Coomber Style Elliptical Rotary Cylinder Steam Engine
USA - Manufacture date: 2006
Bore = 1.25", Stroke 1.75 ", Flywheel diameter = 8"
Style: Elliptical , Rotary Cylinder

13" length x 9" width x 11" height
(includes base)

The Coomber Elliptical Style Engine

his collection is obviously made up of engines with unusual designs and a wide variety of different  mechanical functions. As you might have noticed, I try to collect machines with the widest variety of mechanical movements in mind. The Coomber Elliptical Rotary design is a perfect example of this tendency. The original Coomber design is a kit which came from specifications provided by the legendary steam engine guru, Tubal Caine. This particular engine is based on Caine inspired drawings offered by A-1 Machining, of Flushing Michigan, which later were adapted for CNC by Carl Hoyer, in California. The CNC adaptation allowed him to add the wonderfully smooth contours, curves and beautifully executed brass inlays to an already very nice design.

As with many things in my life, this engine came to the collection in an unexpected way. I had seen the builder of this engine offer his creations on Ebay at a time when my toy funds were less than flush. I figured they would sell off quickly, so I continued searching for the "casting kit" version I was more familiar with.  A fellow collector and friend  had recently bought this engine for less than it was offered on Ebay, but now he was looking to pick up a more desirable, engine and wanted to sell this one to free up his own toy funds. A deal was struck and after some clean up and a bit of work to fix a few minor alignment problems, mostly due to shipping, this well made bar stock engine is now the perfect display partner for the ever flamboyant Rectilinear engine.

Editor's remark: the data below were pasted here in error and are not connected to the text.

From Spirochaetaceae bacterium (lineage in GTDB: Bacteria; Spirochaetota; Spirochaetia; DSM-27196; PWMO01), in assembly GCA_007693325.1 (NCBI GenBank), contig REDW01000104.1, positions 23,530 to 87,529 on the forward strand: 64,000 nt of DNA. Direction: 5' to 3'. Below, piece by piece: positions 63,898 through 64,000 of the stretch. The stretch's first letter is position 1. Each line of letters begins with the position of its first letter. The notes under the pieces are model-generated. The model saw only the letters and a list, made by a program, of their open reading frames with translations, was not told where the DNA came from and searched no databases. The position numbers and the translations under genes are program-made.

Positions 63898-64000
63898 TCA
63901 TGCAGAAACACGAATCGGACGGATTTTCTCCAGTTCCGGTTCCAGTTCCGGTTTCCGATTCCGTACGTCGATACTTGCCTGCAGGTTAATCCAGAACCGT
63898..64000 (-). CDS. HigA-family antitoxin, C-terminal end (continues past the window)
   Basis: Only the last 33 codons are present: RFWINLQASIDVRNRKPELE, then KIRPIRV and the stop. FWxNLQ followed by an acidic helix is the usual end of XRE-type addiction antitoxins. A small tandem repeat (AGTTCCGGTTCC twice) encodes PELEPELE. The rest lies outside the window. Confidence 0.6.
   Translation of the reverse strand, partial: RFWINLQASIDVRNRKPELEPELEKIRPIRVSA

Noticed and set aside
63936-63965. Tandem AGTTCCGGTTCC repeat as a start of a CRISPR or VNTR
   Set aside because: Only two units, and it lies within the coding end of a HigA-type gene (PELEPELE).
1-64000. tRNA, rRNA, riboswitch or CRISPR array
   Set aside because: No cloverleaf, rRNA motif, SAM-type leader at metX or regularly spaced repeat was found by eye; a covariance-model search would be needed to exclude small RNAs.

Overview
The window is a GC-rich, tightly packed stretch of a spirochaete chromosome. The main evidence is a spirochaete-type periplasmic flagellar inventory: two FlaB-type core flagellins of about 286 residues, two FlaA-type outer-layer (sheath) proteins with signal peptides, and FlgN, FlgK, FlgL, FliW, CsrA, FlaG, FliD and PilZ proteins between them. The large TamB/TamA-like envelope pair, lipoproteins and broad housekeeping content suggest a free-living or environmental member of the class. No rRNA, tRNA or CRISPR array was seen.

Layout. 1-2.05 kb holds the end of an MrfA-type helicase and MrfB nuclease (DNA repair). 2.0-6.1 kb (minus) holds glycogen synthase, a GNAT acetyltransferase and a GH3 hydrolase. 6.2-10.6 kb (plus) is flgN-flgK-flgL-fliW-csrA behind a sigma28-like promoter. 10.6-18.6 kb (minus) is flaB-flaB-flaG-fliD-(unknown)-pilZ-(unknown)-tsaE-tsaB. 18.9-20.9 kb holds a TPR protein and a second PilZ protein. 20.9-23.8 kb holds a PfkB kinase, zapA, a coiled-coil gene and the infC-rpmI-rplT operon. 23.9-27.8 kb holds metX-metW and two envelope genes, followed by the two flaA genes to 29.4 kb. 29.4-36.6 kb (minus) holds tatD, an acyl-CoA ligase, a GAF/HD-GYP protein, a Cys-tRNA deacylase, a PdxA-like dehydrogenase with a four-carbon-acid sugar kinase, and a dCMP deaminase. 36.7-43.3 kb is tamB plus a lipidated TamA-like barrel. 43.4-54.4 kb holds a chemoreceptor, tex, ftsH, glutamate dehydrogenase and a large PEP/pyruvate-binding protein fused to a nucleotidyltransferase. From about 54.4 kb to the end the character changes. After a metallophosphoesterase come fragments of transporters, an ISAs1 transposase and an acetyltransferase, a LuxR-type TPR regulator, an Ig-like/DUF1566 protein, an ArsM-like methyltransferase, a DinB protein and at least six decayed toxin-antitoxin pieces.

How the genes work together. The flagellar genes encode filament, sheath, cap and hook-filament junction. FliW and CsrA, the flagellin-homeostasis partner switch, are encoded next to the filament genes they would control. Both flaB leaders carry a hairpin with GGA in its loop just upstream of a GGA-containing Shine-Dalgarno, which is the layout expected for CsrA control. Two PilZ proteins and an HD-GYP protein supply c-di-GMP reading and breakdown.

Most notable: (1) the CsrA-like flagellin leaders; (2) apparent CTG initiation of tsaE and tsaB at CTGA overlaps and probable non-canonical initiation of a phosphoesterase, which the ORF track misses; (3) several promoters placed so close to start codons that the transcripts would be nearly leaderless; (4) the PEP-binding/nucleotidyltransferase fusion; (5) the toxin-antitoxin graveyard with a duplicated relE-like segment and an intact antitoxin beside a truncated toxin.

Detail of Curves, Contours and Inlays

View of the Cylinder Details

The cylinder of this engine is mounted on the centerline of  its axis and rotates inside a fixed ring which is offset above the centerline. This offset guide ring acts to control the cylinder rod's travel. By the ring being located above the centerline, one end of the cylinder rod is allowed to extending as it rotates to the top of the circular guide. As one end of the rod extends, the other fully collapses as it reaches the bottom of the circle. This action provides the cylinder with a cyclical stroke which turns the motor's shaft and flwheel to provide its motive force. Switching is via a pair of fixed ports running inside the length of the main shaft. To say it has an unusual mechanical action is a bit of an understatement. It is really quite entertaining to watch in action.

This engine will soon undergo a tear down and it will then be polished up a bit. Nothing is wrong with Carl's workmanship, but the engine has been shipped around enough to acquire a few small nicks and dings. These will be removed and the engine will once again look just as fine as the skills that brought it to life.


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